Restoration Furniture in France
From 1814-1830, French Restoration furniture rose in popularity, replacing the previous Empire style.
During this period of French history, also known as the Bourbon Restoration period, Neoclassic-inspired designs with elements of budding romanticism persisted.
This 15-year span encompassed the reigns of Louis XVIII and Charles X, the fall of Napoleon, and the start of Louis-Philippe’s rule.
After the fall of Napoleon, aristocrats, who had fled the country during the French Revolution, returned.
They realized that their furniture had been confiscated and sold during and after the Revolution, and they had little money to buy new expensive pieces.
The current ruler, King Louis XVIII, preferred the Empire style. So French furniture made in this design continued, but with slight changes — namely, curved lines and the elimination of Napoleonic ornamentation.
Under the reign of Charles X, aristocrats were given restitution for belongings lost during the Revolution.
The wealthy wanted to recapture the comfort and beauty of their old lives. This desire, along with an increasingly prosperous middle class, revived the furniture industry, which had lagged in quality and innovation during Napoleon’s rule.
Characteristics of Restoration Furniture
The ornamental designs in French Restoration fused the symmetry and geometry of Neoclassicism, the superfluous embellishments of Louis XIV, and the colors of Renaissance.
Whimsical themes blended with the geometrical lines, creating a softer version of the Empire style.
Another characteristic of the French Restoration is polychromy or the application of lively colors in decorations. Colored stone, glass, and paintings were all conventional polychromy techniques.
The Gothic rose, stylized palmettes, and detailed floral decor became prevalent motifs in Restoration furniture.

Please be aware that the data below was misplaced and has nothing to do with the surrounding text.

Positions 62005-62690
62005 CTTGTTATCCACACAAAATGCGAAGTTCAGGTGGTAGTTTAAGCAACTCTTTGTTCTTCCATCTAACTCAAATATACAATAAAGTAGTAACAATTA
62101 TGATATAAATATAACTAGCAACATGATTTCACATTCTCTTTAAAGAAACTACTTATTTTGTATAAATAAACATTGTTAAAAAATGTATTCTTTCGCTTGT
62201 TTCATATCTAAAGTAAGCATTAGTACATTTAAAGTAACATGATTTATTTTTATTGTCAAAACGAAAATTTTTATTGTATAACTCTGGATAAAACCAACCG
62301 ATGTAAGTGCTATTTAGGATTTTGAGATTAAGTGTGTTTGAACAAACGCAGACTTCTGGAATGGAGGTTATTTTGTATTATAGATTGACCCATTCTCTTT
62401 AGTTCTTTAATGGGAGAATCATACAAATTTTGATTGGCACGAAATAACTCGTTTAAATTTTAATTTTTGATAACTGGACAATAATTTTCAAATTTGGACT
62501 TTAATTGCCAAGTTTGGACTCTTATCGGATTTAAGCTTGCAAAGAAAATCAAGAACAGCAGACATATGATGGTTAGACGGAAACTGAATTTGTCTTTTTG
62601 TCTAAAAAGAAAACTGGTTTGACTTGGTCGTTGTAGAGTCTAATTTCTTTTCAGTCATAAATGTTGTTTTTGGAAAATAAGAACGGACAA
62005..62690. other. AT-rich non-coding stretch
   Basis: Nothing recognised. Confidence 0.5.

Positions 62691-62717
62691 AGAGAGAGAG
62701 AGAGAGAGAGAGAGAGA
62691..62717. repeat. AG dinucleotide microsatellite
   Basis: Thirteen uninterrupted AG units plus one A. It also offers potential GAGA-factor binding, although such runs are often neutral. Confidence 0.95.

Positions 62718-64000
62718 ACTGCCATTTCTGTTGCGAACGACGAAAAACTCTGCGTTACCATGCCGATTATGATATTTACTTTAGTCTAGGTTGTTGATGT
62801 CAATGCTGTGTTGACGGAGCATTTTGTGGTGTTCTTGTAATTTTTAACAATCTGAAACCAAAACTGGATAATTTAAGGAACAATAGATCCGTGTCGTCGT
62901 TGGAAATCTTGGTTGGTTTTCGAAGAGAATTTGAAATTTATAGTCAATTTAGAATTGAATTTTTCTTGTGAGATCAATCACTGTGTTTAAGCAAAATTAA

Many table and chair legs had musical instruments carved into them.
Marquetry inlay became more prevalent as well. Often in the form of elaborate floral designs, it became favored over gilded bronze ornamentation, which became rare.
The transition from dark wood to Bois clair, or light-colored woods, gives Restoration furniture its refined charm. Ash, maple, citronnier, orange wood, and elm were common, either with or instead of mahogany.
Marble for the tops of desks and tables was white or light gray, with light veining. Sometimes, black marble was used, though rarely. Top corners were rounded with cyma profiles on their fore-edges.
Restoration furniture was designed to be lightweight and portable, and so smaller pieces for more intimate rooms became the norm.
Trends from the Empire period continued, such as gueridons as end tables in dining rooms and boat beds.
Three-legged tables became more frequent.
Chair backs arched, with front legs either linear or slightly flared. The back legs of most chairs turned more prominently than the front.
Comfort became just as important as style, and so chairs from this period often had padding on the armrests and backrests.
Under Charles X, the á la Cathédral, or Cathedral chair, became a fashionable piece of furniture.
This chair’s back mirrored the structure of a Gothic stained glass window.
Another type of seating, the Voltaire armchair, has saber-curved legs and a tall, rounded back.
Gondola chairs were also popular Restoration period pieces.
Examples of Restoration Interiors
One of the best examples of Restoration interior design is the Charles X museum inside the Louvre, designed for the annual Salon of artists.
The compartmentalized ceilings contain paintings and extravagant ornamentation, including cornucopias, columns, and pilasters.
The Restoration period saw the rise of the neo-Gothic style, which arose in interior design during the 1820s.
It mirrored elements seen in gothic cathedrals, such as arches and rose windows, which became very popular for French salons and galleries.
Another example is the Chapelle expiatoire. The restrained exterior and layout of the building embody typical Neoclassic designs.
The interior of the dome, however, contains profuse ornamentation, such as rosettes, high-relief sculptures, stylized crosses, fleur-de-lis, and roses.
Additionally, the floors feature the same motifs in intricate polychrome stone decoration.
Cabinetmakers and Influences
Baudry (1791-1859) designed the first gondola armchair, which earned him an award from Charles X. His design included an innovative chair back shape and numerous intricate frieze patterns that now characterize Restoration furniture.
The Duchess of Berry
From the decoration of her apartments at the Tuileries Palace to her Renaissance-inspired wardrobe, Berry perfectly blended old styles with new to create Restoration era designs definitively.
As one of the most important influencers of this period, it was the Duchess who inspired the rebirth of marquetry embellishments and its floral designs.
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